6 Key Arguments You Can Use When Debating Planned Parenthood (and the History Behind Them)

6 Key Arguments You Can Use When Debating Planned Parenthood (and the History Behind Them)

Forty-three years after Roe v. Wade, Planned Parenthood is under attack. In what has been called a War on Women and our reproductive health, the organization spent 2015 testifying before Congress, mourning the losses suffered after a shooting at their Colorado Springs clinic, and fighting—once again—to be able to provide affordable medical care to women and girls.

With a slew of misinformation circulating about Planned Parenthood—including apparently falsely edited videos masquerading as evidence that the organization profits off of unethical fetal tissue procurement and sales—it can be hard to know fact from fiction.

Here are six facts to keep in your arsenal as you fight for a woman’s right to her body and her health.


1. Planned Parenthood Is Not Just an Abortion Provider 

Politics aside, all women deserve health care that is reliable, accessible, affordable, and thorough. Planned Parenthood is not just about providing legal abortions; in fact, according to their website, only 3% of annual services are abortion related.

Although the availability of specific services differs some from center to center, patients rely on Planned Parenthood to procure birth control and contraception, receive STD testing, PAP smears, pregnancy and prenatal care, get HIV testing and management, have consults about sexual health, and receive general medical care. They recently launched the Breast Health Initiative, through which they provide over 700,000 cancer screenings annually and strengthened their ability to provide cutting edge care by receiving grants for biopsies and other screening tools.


2. Women Seek Out Dangerous Alternatives When They Don’t Have Access to Safe, Legal Abortions

At the Washington Ideas Forum this fall, Senator Elizabeth Warren (D-MA) reminded us that prohibiting abortions has dire consequences for women. “When I talk about 1955, I’m talking about a world where women died,” Warren warns. “I’m talking about a world where women committed suicide rather than go forward with a pregnancy they could not handle….we are not going back. Not now, not ever.” Warren does not exaggerate—in the 1950s, women douched with lye and Coca-Cola and pierced their uteruses with coat hangers. In pre-Roe v. Wade America, women and girls took matters into their own hands; unsurprisingly, more than 5,000 women died each year from unsafe abortions and their complications. They drank bleach, threw themselves down the stairs and into cars and furniture, sat in snow banks and ice baths, and tried at-home D&Cs with knitting needles and vacuums.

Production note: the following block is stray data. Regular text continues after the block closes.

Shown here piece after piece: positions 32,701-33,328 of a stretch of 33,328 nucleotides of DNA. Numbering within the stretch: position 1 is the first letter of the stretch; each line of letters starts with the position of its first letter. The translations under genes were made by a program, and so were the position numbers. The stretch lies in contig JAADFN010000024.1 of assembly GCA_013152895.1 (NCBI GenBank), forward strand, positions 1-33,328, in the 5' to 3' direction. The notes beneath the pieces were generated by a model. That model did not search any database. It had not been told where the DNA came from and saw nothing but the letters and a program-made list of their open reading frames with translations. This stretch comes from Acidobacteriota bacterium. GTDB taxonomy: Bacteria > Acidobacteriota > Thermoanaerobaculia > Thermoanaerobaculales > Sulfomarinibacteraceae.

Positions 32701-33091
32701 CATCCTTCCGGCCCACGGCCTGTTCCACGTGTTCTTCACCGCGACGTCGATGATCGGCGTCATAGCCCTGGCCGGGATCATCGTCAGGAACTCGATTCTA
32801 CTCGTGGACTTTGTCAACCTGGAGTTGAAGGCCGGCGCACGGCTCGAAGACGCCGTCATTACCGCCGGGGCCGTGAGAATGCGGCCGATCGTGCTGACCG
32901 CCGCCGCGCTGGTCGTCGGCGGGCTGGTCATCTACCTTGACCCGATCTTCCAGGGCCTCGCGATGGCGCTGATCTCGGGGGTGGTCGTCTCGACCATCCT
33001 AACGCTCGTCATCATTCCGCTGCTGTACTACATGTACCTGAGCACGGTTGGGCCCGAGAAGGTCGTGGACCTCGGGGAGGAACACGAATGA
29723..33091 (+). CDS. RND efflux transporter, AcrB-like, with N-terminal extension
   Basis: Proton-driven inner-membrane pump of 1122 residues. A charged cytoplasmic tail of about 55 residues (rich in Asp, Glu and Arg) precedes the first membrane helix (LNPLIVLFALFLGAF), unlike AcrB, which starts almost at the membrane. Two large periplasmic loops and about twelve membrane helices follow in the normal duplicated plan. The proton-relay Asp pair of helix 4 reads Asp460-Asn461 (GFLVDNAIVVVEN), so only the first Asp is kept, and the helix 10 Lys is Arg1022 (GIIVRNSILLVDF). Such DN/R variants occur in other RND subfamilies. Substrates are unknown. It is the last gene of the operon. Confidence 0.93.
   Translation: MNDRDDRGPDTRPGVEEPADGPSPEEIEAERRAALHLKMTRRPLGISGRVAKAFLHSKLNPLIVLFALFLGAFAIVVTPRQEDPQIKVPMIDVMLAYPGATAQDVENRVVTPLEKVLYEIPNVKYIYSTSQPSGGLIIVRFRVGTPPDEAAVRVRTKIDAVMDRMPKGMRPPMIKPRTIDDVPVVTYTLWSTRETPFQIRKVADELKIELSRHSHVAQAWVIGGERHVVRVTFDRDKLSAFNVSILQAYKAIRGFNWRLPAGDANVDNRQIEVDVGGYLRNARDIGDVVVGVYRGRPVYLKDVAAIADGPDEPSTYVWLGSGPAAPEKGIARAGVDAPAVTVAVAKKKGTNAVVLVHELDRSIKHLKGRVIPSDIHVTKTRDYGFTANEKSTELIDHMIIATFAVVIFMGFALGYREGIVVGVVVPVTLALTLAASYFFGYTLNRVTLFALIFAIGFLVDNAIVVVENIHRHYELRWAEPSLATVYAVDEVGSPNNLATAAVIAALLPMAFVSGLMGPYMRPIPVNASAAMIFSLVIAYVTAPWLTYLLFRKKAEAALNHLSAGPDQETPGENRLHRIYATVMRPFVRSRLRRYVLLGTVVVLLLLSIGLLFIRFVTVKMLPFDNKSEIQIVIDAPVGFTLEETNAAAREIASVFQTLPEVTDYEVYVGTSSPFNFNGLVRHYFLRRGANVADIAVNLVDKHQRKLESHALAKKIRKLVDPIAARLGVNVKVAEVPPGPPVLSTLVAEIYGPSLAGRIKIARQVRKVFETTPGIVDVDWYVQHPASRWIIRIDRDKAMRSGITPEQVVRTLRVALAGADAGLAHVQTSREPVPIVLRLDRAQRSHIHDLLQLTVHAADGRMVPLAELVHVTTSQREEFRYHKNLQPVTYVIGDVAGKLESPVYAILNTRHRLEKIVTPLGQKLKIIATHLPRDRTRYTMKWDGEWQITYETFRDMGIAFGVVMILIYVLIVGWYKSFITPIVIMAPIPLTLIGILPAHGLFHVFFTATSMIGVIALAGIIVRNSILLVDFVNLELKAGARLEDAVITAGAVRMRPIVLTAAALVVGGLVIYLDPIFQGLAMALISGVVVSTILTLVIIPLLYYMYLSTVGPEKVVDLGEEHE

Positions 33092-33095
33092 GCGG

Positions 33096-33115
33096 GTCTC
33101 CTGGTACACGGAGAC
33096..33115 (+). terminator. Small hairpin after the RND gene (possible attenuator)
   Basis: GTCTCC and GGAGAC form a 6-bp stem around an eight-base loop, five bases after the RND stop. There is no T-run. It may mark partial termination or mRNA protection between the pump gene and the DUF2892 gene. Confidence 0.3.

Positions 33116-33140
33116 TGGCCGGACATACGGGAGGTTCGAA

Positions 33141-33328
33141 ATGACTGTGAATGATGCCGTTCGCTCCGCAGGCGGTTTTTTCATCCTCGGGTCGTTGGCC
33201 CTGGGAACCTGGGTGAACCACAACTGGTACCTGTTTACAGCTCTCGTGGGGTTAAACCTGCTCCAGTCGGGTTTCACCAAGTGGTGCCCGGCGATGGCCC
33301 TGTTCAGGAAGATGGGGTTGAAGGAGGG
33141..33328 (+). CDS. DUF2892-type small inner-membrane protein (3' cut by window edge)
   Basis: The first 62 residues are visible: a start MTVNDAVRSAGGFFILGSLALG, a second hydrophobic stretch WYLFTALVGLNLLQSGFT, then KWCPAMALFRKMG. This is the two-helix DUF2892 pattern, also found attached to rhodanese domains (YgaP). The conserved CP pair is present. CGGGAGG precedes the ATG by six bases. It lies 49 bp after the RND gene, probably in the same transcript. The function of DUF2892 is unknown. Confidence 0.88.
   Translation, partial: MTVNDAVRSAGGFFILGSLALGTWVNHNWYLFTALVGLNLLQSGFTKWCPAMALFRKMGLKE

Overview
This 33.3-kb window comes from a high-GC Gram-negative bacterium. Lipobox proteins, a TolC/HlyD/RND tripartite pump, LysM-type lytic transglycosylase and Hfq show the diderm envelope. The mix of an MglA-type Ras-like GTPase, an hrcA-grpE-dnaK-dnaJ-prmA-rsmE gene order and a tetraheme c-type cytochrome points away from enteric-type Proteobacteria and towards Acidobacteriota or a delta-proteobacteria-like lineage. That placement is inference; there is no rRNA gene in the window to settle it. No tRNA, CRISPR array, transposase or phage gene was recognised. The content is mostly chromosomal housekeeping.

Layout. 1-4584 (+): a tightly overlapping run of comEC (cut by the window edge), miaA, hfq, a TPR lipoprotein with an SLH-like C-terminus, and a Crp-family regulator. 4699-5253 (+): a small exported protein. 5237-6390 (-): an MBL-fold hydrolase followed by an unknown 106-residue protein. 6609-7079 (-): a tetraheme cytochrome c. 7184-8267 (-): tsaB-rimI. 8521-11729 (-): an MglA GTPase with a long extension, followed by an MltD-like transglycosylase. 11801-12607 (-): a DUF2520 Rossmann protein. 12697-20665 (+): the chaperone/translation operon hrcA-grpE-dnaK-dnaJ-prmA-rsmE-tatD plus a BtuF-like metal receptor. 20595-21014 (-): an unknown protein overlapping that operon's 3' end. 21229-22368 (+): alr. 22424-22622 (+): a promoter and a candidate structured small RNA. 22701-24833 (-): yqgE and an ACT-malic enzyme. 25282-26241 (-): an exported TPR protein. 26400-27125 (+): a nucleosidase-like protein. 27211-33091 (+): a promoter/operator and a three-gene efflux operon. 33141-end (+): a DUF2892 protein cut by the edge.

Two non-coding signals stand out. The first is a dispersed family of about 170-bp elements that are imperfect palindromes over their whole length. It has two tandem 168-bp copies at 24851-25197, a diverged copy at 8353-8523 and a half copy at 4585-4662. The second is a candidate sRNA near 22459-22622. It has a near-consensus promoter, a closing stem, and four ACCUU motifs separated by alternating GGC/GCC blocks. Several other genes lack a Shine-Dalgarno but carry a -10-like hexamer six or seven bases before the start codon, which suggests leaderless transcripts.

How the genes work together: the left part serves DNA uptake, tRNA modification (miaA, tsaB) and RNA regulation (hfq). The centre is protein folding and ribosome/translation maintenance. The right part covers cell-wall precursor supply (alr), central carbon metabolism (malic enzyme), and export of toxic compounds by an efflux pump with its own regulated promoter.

These methods are still employed by girls and women today where abortion is illegal—or so difficult to come by it might as well be.


3. Planned Parenthood Provides Crucial Community Education

As if providing medical care to staggering numbers of Americans isn’t enough, Planned Parenthood is also fully integrated in the communities in which it works and provides invaluable education. The organization provides resources for educators to aid in the creation, introduction, and assessment of sex education programming.

Resources teach educators about comprehensive sex education, an approach that begins teaching sex and sexuality related concepts in kindergarten and builds, at an age-appropriate level, and encourages students to form their own opinions and values over time. Planned Parenthood programs connect educators across the nation to the most up-to-date information, to lesson plans and discussion guides, and to each other.


4. Planned Parenthood Doesn’t Take Abortion Lightly

Healthcare providers focus primarily on choice and education, ensuring that women who find themselves unintentionally pregnant are made aware of all of their options. Women receive information on adoption, parenting, and abortion before they make their decisions and are treated with the respect, dignity, and kindness that all patients deserve.